Investment Gains And Losses
Minimize taxes on investments by judicious matching of gains and losses. Where appropriate, try to avoid short-term gains, which are usually taxed at a much higher tax rate (up to 35%) than long-term gains, which in 2011 and 2012 are taxed at rates of zero and 15 percent depending on your tax bracket. Consider where feasible to reduce all capital gains and generate short-term capital losses up to $3,000 as well.
Tip: If you have a large capital gain this year, consider selling an investment on which you have an accumulated loss. Capital losses up to the amount of your capital gains plus $3,000 per year ($1,500 if married filing separately) can be claimed as a deduction against income.
Tip: After selling securities investment to generate a capital loss, you can repurchase it after 30 days. If you buy it back within 30 days, the loss will be disallowed. Or you can immediately repurchase a similar (but not the same) investment, e.g., another mutual fund with the same objectives as the one you sold.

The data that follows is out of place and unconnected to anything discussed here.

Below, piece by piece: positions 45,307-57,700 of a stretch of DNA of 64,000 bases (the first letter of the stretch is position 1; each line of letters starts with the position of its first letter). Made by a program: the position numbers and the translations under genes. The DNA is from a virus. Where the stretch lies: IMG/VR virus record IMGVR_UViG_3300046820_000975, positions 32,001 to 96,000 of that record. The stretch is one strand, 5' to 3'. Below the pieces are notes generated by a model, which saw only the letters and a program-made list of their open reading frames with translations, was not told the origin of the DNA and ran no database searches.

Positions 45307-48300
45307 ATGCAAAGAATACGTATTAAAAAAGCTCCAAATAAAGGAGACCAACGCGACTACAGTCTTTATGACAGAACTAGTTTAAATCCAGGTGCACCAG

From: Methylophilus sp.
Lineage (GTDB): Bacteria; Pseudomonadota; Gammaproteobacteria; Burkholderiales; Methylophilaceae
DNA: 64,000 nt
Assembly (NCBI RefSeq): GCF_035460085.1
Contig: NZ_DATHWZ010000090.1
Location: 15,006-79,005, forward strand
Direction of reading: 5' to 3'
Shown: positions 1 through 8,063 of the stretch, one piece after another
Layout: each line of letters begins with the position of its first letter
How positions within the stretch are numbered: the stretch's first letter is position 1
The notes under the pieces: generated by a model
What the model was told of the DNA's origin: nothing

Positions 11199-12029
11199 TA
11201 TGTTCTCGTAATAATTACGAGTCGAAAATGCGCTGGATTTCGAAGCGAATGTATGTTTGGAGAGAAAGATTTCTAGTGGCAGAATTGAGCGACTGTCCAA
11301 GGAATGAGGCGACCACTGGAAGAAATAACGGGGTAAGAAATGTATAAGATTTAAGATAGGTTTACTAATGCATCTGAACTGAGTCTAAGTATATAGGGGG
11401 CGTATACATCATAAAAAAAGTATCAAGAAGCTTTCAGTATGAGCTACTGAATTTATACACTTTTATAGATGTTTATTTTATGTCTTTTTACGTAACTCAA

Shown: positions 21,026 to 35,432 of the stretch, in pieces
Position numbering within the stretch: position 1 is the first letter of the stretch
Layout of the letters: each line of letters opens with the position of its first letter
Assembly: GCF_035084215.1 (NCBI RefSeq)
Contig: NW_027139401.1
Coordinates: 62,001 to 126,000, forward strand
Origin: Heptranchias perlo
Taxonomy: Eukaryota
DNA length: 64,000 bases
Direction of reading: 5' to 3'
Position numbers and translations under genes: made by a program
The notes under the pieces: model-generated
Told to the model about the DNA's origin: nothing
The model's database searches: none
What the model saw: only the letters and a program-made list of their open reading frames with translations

Tip: If you have losses, you might consider selling securities at a gain and then immediately repurchasing them, since the 30-day rule does not apply to gains. That way, your gain will be tax-free, your original investment is restored and you have a higher cost basis for your new investment (i.e., any future gain will be lower).
Note: The maximum long term capital gains tax rate is currently 15 percent and will expire on December 31, 2012 when it's set to rise to a maximum of 20 percent. Also of note is that starting in 2013, a 3.8 percent medicare tax may also be applied to long term capital gains. This information is something to think about as you plan your long term investments.
Feel free to call us if you need assistance with any of your long term planning goals.